Starting your palaeoscience journey
INTRODUCTION TO FOSSILS
Fossils are the starting point of your palaeontology journey. 'Digging Palaeontology' offers an introduction to Palaeoscience and Australia's fossil heritage.
The Australian Museum has a great introduction to the formation of fossils. If you want to know how fossils are made, click here!
Australia has a rich fossil heritage and some of our sites are of 'Outstanding Universal Value' according to the UNESCO World Heritage List. To read about Australia's megafauna at Riversleigh and Naracoorte, click here!
Other fossil localities within Australia are summarised here.
IDENTIFYING YOUR FOSSIL
Identifying fossils can be very difficult, even for the experts!
Many resources exist online and in state geological surveys and libraries all around the country to help you understand your find. For some handy hints, click here!
If your own search fails, ask an expert! The Australian Museum has a dedicated service to help you discover and learn. To find it, click here!
Alternatively contact your local state museum and send them your fossil enquiries. See the list of state museums below:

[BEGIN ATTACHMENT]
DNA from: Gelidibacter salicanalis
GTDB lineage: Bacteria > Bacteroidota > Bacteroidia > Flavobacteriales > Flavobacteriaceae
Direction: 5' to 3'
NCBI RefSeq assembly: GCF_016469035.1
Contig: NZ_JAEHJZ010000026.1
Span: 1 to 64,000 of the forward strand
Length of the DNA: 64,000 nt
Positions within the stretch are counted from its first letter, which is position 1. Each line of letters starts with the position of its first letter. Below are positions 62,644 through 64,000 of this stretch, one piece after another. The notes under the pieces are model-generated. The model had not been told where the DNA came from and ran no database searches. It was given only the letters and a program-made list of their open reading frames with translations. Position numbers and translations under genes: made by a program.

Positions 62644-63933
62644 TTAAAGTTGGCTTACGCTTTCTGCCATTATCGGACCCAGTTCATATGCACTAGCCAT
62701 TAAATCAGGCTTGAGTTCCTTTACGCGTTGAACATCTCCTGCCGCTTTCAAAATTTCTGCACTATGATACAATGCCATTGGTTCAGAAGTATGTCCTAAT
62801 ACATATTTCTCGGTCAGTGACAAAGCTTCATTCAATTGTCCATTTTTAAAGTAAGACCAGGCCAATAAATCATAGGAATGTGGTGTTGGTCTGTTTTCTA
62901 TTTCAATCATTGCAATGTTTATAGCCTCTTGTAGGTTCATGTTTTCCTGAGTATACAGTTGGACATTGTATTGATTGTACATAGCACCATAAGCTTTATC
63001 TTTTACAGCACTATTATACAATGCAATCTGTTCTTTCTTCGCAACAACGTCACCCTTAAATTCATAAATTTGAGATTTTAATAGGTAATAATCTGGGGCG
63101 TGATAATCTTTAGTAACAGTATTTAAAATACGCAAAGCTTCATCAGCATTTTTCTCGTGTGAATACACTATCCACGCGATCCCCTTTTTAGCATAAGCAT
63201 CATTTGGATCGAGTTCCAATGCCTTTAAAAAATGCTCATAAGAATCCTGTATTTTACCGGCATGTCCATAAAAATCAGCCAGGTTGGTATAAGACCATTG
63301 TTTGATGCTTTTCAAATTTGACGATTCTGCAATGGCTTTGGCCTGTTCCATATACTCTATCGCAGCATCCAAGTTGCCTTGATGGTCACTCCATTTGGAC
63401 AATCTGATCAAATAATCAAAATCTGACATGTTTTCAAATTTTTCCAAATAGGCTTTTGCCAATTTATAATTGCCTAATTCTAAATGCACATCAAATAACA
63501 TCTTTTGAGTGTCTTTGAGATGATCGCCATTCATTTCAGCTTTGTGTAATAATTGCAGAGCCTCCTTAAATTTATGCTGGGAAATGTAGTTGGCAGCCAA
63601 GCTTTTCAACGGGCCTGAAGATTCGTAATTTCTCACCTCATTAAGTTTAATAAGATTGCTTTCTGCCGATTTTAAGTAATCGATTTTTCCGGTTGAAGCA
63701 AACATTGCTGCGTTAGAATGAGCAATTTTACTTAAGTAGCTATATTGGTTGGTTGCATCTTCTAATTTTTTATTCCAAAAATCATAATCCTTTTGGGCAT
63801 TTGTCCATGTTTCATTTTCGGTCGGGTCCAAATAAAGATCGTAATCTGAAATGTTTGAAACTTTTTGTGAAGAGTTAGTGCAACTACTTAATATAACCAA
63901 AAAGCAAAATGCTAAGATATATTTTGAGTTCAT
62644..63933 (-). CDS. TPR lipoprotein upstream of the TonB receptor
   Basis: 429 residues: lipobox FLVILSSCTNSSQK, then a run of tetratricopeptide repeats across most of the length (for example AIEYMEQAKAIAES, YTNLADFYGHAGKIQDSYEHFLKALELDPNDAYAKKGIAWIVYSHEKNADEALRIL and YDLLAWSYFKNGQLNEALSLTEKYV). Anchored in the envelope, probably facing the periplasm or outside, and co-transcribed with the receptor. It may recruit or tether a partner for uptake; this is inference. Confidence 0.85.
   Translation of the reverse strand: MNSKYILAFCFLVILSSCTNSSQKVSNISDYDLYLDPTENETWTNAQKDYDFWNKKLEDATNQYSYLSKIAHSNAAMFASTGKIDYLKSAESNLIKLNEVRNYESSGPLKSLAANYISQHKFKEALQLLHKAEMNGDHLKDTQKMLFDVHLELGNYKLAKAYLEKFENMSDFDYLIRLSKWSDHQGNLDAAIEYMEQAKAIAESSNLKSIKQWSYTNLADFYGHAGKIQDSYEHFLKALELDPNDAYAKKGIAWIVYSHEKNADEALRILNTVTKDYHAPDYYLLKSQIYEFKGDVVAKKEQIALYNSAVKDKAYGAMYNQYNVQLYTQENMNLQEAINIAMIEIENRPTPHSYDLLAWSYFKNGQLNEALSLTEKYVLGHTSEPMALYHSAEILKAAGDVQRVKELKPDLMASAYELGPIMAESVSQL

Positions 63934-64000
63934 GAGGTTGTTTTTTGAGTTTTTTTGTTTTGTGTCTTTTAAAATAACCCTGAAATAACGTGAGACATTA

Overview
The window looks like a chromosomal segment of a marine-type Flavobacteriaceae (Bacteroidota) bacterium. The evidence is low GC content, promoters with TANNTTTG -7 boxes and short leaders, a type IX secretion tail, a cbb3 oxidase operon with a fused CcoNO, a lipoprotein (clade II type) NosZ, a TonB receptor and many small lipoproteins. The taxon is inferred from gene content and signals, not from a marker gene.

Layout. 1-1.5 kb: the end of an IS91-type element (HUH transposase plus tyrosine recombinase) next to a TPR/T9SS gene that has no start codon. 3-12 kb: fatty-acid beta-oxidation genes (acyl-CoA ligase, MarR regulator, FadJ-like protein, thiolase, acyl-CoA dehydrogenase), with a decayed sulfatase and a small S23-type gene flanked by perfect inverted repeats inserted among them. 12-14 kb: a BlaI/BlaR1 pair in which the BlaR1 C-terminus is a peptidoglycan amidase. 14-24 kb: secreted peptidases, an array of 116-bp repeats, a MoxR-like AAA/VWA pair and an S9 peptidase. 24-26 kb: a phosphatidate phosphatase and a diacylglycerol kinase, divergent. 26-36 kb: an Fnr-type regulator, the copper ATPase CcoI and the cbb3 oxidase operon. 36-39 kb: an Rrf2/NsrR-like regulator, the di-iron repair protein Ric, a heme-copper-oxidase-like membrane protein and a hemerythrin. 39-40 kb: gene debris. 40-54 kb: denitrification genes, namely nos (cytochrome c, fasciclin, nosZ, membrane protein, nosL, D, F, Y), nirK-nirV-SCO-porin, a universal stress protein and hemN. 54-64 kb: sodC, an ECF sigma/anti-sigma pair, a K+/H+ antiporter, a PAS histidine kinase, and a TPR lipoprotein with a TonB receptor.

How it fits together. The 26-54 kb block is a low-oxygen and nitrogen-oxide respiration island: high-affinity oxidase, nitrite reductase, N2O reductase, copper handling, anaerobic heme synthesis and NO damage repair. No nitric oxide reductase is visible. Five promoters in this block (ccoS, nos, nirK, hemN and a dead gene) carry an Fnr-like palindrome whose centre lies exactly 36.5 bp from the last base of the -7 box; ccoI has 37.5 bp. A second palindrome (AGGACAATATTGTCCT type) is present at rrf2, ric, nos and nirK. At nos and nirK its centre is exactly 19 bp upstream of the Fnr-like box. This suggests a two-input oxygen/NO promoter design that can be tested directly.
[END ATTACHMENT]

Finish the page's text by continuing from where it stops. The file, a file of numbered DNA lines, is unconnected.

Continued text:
NSW: Australian Museum
Queensland: Queensland Museum
Victoria: Museum Victoria
Tasmania: Tasmanian Museum and Art Gallery
Northern Territory: Museum and Art Gallery of the Northern Territory
South Australia: Southern Australian Museum
Western Australia: Western Australian Museum
WHAT ARE THE RULES FOR FOSSICKING?
Fossicking in Australia is considered under State or Territory law. Consequently, acceptable practices vary from region to region within Australia.
Summary by region
The Australian Capital Territory has no specific legislation. The Nature Conservation Act (2013) prohibits the damage, destruction, or removal of materials, including clay, gravel, rock, sand, soil or stone, from reserved areas, such as national parks and nature reserves, which would preclude fossicking and prospecting activities in these locations.